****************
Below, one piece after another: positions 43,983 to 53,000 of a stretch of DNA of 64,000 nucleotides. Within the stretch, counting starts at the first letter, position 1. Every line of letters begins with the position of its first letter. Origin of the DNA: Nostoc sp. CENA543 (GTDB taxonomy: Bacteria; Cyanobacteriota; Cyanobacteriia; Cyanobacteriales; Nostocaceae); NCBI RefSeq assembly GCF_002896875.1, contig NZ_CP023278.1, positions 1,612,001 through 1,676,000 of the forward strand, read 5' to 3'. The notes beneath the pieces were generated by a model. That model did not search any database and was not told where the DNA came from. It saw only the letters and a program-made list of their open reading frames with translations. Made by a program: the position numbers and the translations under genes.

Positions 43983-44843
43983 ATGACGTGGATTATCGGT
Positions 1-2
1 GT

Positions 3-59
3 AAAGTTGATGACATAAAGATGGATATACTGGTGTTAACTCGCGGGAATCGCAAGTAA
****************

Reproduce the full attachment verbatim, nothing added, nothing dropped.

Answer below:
Below, one piece after another: positions 43,983 to 53,000 of a stretch of DNA of 64,000 nucleotides. Within the stretch, counting starts at the first letter, position 1. Every line of letters begins with the position of its first letter. Origin of the DNA: Nostoc sp. CENA543 (GTDB taxonomy: Bacteria; Cyanobacteriota; Cyanobacteriia; Cyanobacteriales; Nostocaceae); NCBI RefSeq assembly GCF_002896875.1, contig NZ_CP023278.1, positions 1,612,001 through 1,676,000 of the forward strand, read 5' to 3'. The notes beneath the pieces were generated by a model. That model did not search any database and was not told where the DNA came from. It saw only the letters and a program-made list of their open reading frames with translations. Made by a program: the position numbers and the translations under genes.

Positions 43983-44843
43983 ATGACGTGGATTATCGGT
Positions 1-2
1 GT

Positions 3-59
3 AAAGTTGATGACATAAAGATGGATATACTGGTGTTAACTCGCGGGAATCGCAAGTAA